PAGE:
The town of Wytheville in rural southwest Virginia looks like the mythic American ‘Main Street’ studding the discourse of American political actors and media during campaign season.

Climate is critical terrain in the enduring polarisation of America, the roots of which lie in the mounting strife between fundamentalists and modernists at the turn of the twentieth century.

Decades ago the Prince of Wales exhorted Britons to converse in ‘proper’ English, by which he meant ‘English English’, and to resist the viral creep of American English, users of which are inclined ‘to invent all sorts of nouns and verbs, and make words that shouldn’t be’.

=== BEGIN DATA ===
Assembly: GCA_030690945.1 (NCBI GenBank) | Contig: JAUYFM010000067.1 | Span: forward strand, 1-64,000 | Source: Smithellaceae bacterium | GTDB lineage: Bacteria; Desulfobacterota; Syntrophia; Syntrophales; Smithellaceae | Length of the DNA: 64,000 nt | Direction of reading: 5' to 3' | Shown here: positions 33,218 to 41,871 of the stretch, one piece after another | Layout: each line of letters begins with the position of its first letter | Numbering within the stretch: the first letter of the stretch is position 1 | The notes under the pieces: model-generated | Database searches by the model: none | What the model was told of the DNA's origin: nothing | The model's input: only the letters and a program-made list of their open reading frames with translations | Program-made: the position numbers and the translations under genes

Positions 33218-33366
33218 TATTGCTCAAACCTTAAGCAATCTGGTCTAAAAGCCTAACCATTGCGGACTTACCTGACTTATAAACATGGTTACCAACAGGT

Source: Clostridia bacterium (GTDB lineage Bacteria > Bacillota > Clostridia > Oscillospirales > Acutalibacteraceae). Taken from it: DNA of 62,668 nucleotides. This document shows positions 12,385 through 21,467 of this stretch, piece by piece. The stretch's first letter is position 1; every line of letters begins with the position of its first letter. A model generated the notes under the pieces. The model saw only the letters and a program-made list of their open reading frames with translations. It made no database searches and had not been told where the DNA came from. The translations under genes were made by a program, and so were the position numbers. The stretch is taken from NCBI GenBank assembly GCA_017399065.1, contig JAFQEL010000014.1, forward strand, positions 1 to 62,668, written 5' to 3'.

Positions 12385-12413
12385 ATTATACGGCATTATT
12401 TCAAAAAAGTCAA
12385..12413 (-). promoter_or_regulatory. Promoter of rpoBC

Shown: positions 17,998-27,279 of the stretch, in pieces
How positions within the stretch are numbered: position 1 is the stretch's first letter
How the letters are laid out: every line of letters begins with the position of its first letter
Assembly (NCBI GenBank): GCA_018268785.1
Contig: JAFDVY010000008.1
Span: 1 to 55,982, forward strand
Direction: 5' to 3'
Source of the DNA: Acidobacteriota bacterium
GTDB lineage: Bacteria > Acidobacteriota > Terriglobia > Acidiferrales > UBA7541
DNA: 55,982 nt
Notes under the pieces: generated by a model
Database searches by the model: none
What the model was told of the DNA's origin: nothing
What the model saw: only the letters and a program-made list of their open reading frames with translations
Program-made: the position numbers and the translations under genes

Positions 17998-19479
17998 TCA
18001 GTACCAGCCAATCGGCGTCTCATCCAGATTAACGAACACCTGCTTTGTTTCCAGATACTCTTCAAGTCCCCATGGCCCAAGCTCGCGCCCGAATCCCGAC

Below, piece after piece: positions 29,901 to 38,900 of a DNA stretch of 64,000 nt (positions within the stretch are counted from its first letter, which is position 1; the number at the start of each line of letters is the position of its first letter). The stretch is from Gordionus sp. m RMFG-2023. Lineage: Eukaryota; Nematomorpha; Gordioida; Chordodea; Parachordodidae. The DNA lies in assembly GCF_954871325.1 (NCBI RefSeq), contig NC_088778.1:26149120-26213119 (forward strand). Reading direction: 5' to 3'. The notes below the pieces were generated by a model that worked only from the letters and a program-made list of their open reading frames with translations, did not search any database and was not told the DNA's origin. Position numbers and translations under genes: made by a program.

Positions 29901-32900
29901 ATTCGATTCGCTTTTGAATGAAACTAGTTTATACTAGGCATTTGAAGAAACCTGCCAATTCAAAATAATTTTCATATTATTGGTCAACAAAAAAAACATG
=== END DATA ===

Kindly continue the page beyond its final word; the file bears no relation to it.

An obituary of the West is untimely and as deliriously naïve as prophecy. I prefer then to engage in critical play the conditions that organise our dreams and dreads of a PostWest.

In January 2008 the Office for Civil Rights and Civil Liberties in the US Department of Homeland Security (DHS) published a memorandum of mark: ‘Terminology to Define the Terrorists: Recommendations from American Muslims.’

Recently I took a Muslim friend to study the buffet of print laid into the Liberty University bookstore. The university and its bookstore sit on Liberty Mountain in Lynchburg, Virginia, where an SUV trimmed with stickers reading ‘Not I, but Christ’ and ‘Socialism isn’t cool’ abridges the local temper.